What are the differences between the various legal documents?
Are there legal implications on your business or web page if you use one of the options and not the other.
If you search online for their differences, you'll get conflicting results. Some people say that terms of service refer to all users of a web page, while terms and conditions refer to a particular type of users, mostly those who need to pay for products and services on the web page.
Is this true?
No, it isn't.
While the three sets of words are used differently by various web creators, they all refer to the same legal document. They are the same legal documents used interchangeably to refer to the same agreement.
Terms & conditions are essential for your web page as they are legally binding and help outline how users should do and not do on your site. It sets the rules of how visitors should behave while visiting your website.
Why Do You Need a Terms of Service for Your Website?
The web content on your web page will be unique to your business needs and web page type.
- Limit liability: when you develop a web page, you'll need terms of service to limit your liability from errors in the web content. It is a clause that says you cannot be held accountable if there is an error in your web content. If your web page allows users to post content on your web page, you need to limit the language to prevent offensive postings. You should also add a disclaimer on your site that you don't endorse users, and you are not responsible for any posts done by third-parties.
- Copyright: regardless of your type of web page, you should include a notice about copyright and web content. The copyright helps to protect your intellectual property, which includes your web content, logo, etc.
- Set governing laws: your terms of service should also mention your jurisdiction in terms of where you operate and under which laws you operate.
How to Create Terms and Conditions
Creating terms of service page can seem overwhelming, especially if you don't have a legal background. However, creating one for your web page is simple and straightforward.
- Enlist a lawyer's services: if you are dealing with a large enterprise, company, or organization, it will help a lot of you can use a legal professional to draft your terms and conditions. The terms of service for a large organization are more sophisticated and complex, and a terms and conditions generator may not capture all the needed details in depth. A lawyer will also give you legal advice on making your terms conditions legally binding and how to protect your business. The only downside with using an attorney is that the legal fee can be high.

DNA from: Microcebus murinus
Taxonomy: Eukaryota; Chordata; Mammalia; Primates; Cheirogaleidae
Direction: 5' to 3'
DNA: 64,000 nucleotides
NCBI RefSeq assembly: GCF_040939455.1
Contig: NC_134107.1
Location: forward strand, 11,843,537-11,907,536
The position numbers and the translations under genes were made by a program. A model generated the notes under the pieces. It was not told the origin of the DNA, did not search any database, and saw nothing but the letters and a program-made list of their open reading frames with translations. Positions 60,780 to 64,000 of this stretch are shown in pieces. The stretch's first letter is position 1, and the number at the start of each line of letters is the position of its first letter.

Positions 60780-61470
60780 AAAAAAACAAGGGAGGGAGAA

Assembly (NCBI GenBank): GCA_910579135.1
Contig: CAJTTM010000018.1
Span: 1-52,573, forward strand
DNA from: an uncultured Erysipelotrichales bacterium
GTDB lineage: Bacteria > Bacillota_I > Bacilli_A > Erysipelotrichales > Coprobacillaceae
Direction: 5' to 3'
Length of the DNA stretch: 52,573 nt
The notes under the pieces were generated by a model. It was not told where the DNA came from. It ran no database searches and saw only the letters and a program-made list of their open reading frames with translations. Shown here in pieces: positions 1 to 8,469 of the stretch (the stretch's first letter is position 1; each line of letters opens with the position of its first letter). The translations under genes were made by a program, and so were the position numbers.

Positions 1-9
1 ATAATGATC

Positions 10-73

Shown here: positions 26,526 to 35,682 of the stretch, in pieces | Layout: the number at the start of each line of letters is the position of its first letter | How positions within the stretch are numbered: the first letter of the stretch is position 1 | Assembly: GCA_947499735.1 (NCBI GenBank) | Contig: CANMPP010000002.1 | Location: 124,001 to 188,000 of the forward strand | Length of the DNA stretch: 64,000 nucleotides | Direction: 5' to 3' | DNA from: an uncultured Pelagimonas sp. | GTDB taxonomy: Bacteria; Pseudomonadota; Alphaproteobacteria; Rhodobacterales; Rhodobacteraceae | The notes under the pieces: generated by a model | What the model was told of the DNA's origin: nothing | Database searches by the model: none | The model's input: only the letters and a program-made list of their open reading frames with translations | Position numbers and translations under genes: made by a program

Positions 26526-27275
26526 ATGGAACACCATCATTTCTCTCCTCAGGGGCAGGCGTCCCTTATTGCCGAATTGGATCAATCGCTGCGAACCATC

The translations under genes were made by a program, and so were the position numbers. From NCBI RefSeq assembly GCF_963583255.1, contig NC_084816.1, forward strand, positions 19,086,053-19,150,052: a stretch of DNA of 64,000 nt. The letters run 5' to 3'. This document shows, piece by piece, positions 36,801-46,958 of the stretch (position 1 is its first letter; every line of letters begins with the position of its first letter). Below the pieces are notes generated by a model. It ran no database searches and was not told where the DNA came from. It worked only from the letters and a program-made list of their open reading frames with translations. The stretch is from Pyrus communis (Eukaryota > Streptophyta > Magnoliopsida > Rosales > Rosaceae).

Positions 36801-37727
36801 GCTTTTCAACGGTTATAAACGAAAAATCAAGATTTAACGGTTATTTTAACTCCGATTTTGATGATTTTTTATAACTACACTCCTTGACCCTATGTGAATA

- Do not copy: people spend a lot of time on other areas of the web page, such as making an appealing bio, and overlook the terms and conditions as they don't consider them essential. Others will just go to another web page, copy the terms and service and paste them on their website. After all, every company has terms and services, and nobody seems to read them. As much as this is tempting, you shouldn't try it. First, copying of the content can be regarded as copyright infringement. Additionally, the agreements from another site may not fit the needs of your website. Therefore, you may not use them to protect your business in court.
On the other hand, the terms and conditions are a contract between you and the website visitor. The agreements outline the requirements, limitations, and standards in using the site or mobile app.
Unlike privacy policies, terms of service agreements are not required by law. Although it is not a law requirement, it's not recommended that you create your website or mobile app without the agreement.
Terms and Conditions Vs. Disclaimer
Terms of service are rules that define how a user should behave while visiting your web page. This helps to prevent abuse of your site which may lead to legal disputes.
On the other side, a disclaimer is a more specific agreement and deals with a particular type of liability.
While terms and conditions are conspicuous on the website, disclaimers don't stand alone. Terms of service can contain general disclaimers.
The disclaimer helps to protect your website in a court of law in case of any legal dispute. The disclaimer can remove the responsibility from you for any web content. It can outline that you are not liable for any loss caused on the user due to the user doing or not doing something as a result of reading content on your site.
Disclaimers are common on websites and apps that deal with specialized information.
Terms and Conditions Vs. EULA
The End-User License Agreement (EULA) establishes the rights for your website visitors to use your software. The agreement also establishes the rules on how users should use the software.
On the other hand, terms and conditions are more extensive.
If you sell an app or software, you need a EULA. When a user downloads your app or software, they get the right to use the software, which requires you to establish rules on how they should use it.
Mobile apps or software that operate on cloud systems work well with terms and conditions agreement as they are more like SaaS apps.
The EULA agreement deals with a copy of the software product, and it covers some topics such as making copies of the software on other computers and reverse engineering.
Is there a difference between terms and conditions and terms of service? No, there is none. The set of words are used interchangeably to refer to the same agreement. The terms and conditions agreement comes in handy in protecting your business in court. It also sets the rules on how a user should use your website.